Elly Bangs’ Unity is a novel dealing with I, a cyberpunk of possibly post cyberpunk world. There are cybernetic enhancements, data uploads, terrifying weapons and a variety of other problems. One of the greatest threats in this society is nanotechnology, already seen as an apocalyptic risk. Indeed as the story opens, a war seems very near, one of a string of apocolypses.
There are about four points of view that dominate the text of Unity, although given the concepts of gestalt consciousness and technological advancement, even that is somewhat questionable.
I, Danae, Alexei, and Borrower represent the primary point of vies in this particular volume.
I is an unusual figure, one whom represents some degree of disconnect, very clear memories from varied times and places which do not always clearly matchup. What exactly this point of view is becomes clear as the narrative progresses, and it is one of two very interesting choices made in the use of first person point of view.
Danae is the second the reader will meet, in a quick move. There is some discussion going on between Danae and another viewpoint character Naoto in which many details of the situation are framed, including Danae’s need to be smuggled out of the area, a place called Bloom City. There is clearly something beyond the normal about the young woman, from a very strange set of ethics to a mission to go home while sure she cannot ever be welcome.
Naoto is a young man very much in live with Danae, whom knows more about her than many do while also clearly not even beginning to understand the exact nature of what he knows. He is an artist, a frustrated pluralist in a somewhat closed habitat, and for all the excuses he makes Danae is clearly his world. While not given his own point of views sections, the depiction of him from an opponent of other characters is fairly uniform.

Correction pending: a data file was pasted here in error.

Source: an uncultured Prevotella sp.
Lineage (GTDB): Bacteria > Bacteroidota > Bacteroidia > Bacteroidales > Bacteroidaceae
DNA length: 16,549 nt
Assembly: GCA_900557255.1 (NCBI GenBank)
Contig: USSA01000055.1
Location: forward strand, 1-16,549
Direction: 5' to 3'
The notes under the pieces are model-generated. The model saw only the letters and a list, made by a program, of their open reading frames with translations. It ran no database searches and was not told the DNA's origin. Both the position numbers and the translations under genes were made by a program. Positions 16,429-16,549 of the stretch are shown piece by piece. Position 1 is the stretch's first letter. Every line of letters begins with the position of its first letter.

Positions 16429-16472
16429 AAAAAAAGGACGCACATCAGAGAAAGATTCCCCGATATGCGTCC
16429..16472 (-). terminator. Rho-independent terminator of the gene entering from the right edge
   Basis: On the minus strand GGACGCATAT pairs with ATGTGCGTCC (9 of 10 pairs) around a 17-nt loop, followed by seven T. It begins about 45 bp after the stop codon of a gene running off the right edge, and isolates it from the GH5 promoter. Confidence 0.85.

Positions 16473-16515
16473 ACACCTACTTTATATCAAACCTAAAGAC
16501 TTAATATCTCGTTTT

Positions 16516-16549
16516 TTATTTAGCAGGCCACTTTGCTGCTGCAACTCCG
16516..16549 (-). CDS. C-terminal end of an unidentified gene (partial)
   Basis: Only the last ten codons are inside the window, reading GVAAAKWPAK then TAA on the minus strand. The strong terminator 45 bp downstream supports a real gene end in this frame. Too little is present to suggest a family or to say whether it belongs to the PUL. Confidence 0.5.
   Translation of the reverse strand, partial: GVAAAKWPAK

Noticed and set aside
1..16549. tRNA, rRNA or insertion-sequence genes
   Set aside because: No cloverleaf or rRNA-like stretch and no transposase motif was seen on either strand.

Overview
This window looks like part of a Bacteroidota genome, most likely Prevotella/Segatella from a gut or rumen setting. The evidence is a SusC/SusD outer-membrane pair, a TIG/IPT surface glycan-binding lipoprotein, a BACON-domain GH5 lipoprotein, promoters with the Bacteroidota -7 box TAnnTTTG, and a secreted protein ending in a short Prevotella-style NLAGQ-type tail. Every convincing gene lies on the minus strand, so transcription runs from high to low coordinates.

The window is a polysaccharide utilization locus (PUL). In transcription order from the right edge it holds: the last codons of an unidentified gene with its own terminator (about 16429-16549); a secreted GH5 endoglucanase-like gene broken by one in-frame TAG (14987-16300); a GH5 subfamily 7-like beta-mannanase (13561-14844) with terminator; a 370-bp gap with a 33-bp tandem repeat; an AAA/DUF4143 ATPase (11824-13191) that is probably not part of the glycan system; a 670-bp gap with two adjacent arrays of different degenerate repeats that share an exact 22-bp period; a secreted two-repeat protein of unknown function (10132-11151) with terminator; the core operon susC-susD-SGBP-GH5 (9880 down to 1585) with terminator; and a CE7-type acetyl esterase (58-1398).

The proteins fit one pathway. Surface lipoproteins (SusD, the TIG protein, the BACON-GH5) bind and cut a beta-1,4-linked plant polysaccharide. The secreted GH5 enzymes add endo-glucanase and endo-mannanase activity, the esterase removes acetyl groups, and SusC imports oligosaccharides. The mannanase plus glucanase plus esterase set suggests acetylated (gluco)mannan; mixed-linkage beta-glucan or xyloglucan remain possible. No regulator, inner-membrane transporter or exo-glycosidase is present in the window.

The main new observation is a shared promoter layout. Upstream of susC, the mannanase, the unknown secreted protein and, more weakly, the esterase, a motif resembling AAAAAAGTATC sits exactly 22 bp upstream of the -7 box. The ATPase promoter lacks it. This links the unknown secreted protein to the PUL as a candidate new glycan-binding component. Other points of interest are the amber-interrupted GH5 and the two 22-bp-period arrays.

Alexei is a hardened soldier, a former child soldier. He also has a death wish, performing mercenary duties in a strange effort to die. He is businesslike, loyal, and has an associate on comms trying to help. He is also the figure Danae hires to help her out of Bloom city and instead towards her old home in a place in what we now think of as Arizona.
One point of view comes from the Borrower, and it is without a doubt the other extremely unusual point of view. The initial appearance gives the reader an understanding that this is an outsider of some sort, and as the section it seems like it will be a relatively short one. This figure is looking forward to being allowed to die, and is clearly working very hard to hunt someone down. The way that later sections follow this point of view is most unusual, and allows a forking if the ideas from Danae’s life and I’s point of view.
This volume is pitched as friendly to queer audiences and readers. While such bigotry is depicted as negative, the discussions of gender diversity are relatively brief, do when they appear they are of course interest and inclusive. Further, the romantic relationships which appear are heterosexual. They are well depicted, however it is an odd thing in a book pitched in this fashion.
Elly Bangs’ Unity is a fascinating little novel, filled with unexpected turns and twists to a set of concepts that are extremely familiar to a scifi reader. The concepts explored here have been touched on before, however the writer’s style does a great deal to remind the reader that individual point of view is important, even when combined with others.